Time management is something that I’ve struggled with for a long time. I’ve struggled with it, mostly because it just seemed so easy to everyone else to just go go go all day long.
I’d listen, envious, while people talk about how they would get up an hour or two earlier in the morning to exercise, or get some work done, or just simply enjoy a leisurely breakfast. I’ve often harboured fantasies about waking up with the sun, pulling on my running shoes, and setting off into the misty morning for a few quick miles before work.
Unfortunately, when the alarm clock jolted me roughly from sleep, I would, consistently, hit the snooze button repeatedly until I’d snoozed away all chance of extra early morning productivity. I simply can’t bring myself to leave my cozy, comfy, warm bed in the morning. Nothing could rouse me from my slumber.
I spent a long time lamenting this feature of my behavior, I didn’t understand why I couldn’t do what came to other people so naturally.
Finally, I’ve realized and accepted that at this point in my life, I’m just not a morning person.
I’m not productive in the morning, so I’m better off spending that time sleeping peacefully, instead of hitting the snooze button every ten minutes for an hour. These days, I spend my nights being productive. I actually spend about an hour and a half getting ready for bed, doing all of the things I would’ve forgone in favour of “ten more minutes”.
I make my lunch, I make my breakfast (to take to work with me), I pack my workout bag so I can run on my lunch break, I lay out my clothing for the next day. Anything that allows me to sleep in a little later.
It’s working! Since I’m sleeping in later, I can stay up later. I spend a good 45 minutes of that hour and half before bed catching up on blog admin, scheduling my week ahead, and jotting down any ideas, thoughts, or to do’s in Evernote. This decompressing process I’ve started going through has helped me sleep so much better, since I have fewer thoughts running around in my mind when I finally lay my head down, it’s all written down.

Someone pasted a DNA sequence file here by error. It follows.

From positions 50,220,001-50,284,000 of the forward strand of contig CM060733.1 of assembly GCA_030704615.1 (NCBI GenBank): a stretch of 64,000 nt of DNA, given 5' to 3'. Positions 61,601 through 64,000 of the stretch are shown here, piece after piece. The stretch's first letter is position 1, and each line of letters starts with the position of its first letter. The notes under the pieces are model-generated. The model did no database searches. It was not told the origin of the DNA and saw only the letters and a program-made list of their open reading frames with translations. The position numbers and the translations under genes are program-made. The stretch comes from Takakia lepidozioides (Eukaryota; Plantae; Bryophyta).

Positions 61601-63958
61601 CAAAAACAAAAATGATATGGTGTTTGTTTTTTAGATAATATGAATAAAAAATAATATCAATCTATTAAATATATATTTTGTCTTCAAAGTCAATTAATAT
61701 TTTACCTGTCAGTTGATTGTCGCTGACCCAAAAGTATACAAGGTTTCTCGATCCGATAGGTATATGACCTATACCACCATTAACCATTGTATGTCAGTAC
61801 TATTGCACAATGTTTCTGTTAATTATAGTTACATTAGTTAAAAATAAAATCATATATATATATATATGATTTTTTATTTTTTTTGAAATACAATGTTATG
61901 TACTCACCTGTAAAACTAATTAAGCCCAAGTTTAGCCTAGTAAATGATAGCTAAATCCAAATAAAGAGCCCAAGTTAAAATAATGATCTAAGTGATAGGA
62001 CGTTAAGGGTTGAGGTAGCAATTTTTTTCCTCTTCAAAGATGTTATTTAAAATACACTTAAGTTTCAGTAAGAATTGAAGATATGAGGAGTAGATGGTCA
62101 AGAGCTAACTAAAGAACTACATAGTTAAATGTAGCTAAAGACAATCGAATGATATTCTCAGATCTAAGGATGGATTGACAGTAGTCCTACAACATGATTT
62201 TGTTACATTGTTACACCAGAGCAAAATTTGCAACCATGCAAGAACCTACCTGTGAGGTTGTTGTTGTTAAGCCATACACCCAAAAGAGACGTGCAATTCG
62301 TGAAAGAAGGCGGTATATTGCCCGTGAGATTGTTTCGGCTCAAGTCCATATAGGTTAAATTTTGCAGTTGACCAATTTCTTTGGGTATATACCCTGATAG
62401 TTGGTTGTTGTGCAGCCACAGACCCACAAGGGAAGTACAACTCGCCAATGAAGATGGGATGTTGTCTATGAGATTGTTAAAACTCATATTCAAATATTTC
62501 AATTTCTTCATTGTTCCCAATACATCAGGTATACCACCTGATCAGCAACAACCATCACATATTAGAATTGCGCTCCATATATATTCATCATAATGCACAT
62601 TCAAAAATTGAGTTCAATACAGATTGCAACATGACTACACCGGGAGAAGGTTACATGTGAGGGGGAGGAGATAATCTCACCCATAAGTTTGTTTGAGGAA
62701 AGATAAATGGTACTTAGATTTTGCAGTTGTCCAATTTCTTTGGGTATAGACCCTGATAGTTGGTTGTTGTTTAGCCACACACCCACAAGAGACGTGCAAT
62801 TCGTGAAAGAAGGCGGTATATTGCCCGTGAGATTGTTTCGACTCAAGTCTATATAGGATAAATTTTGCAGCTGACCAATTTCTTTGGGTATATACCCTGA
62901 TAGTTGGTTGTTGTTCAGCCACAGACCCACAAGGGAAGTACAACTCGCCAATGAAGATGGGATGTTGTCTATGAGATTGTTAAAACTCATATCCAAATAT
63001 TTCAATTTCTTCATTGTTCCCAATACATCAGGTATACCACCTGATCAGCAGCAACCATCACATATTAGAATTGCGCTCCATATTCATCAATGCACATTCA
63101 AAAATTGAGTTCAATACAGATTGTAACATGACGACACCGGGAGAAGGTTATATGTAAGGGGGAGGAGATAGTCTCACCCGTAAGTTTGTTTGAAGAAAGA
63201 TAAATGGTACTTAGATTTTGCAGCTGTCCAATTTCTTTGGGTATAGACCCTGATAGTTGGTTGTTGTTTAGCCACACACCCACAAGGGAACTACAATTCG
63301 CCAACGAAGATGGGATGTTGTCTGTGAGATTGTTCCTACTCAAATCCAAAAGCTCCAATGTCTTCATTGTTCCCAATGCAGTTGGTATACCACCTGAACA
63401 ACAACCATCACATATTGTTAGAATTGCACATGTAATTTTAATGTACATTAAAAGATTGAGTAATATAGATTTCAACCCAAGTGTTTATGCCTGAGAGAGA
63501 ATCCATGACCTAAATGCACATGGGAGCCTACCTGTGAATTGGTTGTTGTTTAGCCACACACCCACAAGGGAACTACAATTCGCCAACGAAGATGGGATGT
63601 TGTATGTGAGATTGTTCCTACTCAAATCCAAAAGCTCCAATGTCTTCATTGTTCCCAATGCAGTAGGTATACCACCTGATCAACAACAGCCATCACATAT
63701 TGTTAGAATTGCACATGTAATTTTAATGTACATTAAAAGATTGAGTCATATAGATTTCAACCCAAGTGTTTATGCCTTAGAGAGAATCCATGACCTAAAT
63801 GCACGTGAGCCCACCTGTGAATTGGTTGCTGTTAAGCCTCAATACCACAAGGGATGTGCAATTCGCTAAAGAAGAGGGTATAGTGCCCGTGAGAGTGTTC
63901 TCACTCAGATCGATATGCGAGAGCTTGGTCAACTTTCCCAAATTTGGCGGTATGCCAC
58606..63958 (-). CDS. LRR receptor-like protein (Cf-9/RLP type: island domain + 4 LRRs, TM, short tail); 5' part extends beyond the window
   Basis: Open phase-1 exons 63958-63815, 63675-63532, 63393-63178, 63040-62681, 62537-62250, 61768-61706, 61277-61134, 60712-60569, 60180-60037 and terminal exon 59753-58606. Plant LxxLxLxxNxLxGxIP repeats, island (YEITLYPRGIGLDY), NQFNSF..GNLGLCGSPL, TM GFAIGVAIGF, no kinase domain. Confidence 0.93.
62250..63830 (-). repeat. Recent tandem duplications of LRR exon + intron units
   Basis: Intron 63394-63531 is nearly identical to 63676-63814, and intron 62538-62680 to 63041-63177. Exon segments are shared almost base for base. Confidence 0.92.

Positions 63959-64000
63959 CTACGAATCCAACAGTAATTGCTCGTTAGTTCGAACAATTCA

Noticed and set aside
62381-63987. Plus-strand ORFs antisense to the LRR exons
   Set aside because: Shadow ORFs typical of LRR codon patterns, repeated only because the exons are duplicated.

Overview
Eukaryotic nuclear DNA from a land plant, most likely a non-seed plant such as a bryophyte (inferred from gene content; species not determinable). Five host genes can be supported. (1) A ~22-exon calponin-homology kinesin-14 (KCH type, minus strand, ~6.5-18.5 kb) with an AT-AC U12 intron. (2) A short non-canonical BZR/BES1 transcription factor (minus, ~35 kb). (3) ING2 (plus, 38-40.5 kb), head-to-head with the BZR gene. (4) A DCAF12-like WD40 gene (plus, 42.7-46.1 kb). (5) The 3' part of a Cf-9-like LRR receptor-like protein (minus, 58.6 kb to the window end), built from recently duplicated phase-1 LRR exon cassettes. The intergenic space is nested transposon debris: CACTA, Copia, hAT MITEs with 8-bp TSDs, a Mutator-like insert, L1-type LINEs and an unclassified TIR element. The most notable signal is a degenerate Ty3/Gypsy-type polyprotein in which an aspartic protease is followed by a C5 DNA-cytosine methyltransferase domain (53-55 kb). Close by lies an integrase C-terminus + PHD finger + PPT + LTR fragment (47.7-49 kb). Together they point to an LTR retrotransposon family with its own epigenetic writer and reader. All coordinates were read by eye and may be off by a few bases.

Some people might think I’m lazy, some people might think “yeah, getting up sucks, deal with it.” Personally, I think I’m just finally in tune with my most productive times of day, instead of trying to force my ideal of when I should be productive. I’m most productive in the evening, so now I’m giving myself a chance to benefit from that.
Using Productivity Peaks to Your Advantage
By using your productivity peaks and valleys to your advantage, you can be so much more productive in a given day. For example, I generally run out of steam at work at around 3pm. I could have laser focus on a project all day, but once 3pm rolls around, things just sort of fall apart. I have trouble focusing, and I feel the need to get up and walk around or change tasks.
So, since I’m not being productive anyway, I take this opportunity to take my lunch hour and go for a quick run.
Exercising does the trick at getting me out of my funk, and I usually have enough energy left over to finish up the day’s work and prepare for the next day before heading home. Low points in energy levels, will power, or productivity don’t have to be loses. They can be turned into benefits by scheduling in relaxing activities, or, in my case, exercise.
Everyone has strengths and weaknesses when it comes to the productivity cycle of a day. For me, I’m bad in early in the morning, good throughout the day, another bad spell at 3pm, and then pretty good in the evening. By scheduling my day around these strengths and weaknesses, I’m able to work with my natural habits, instead of against them.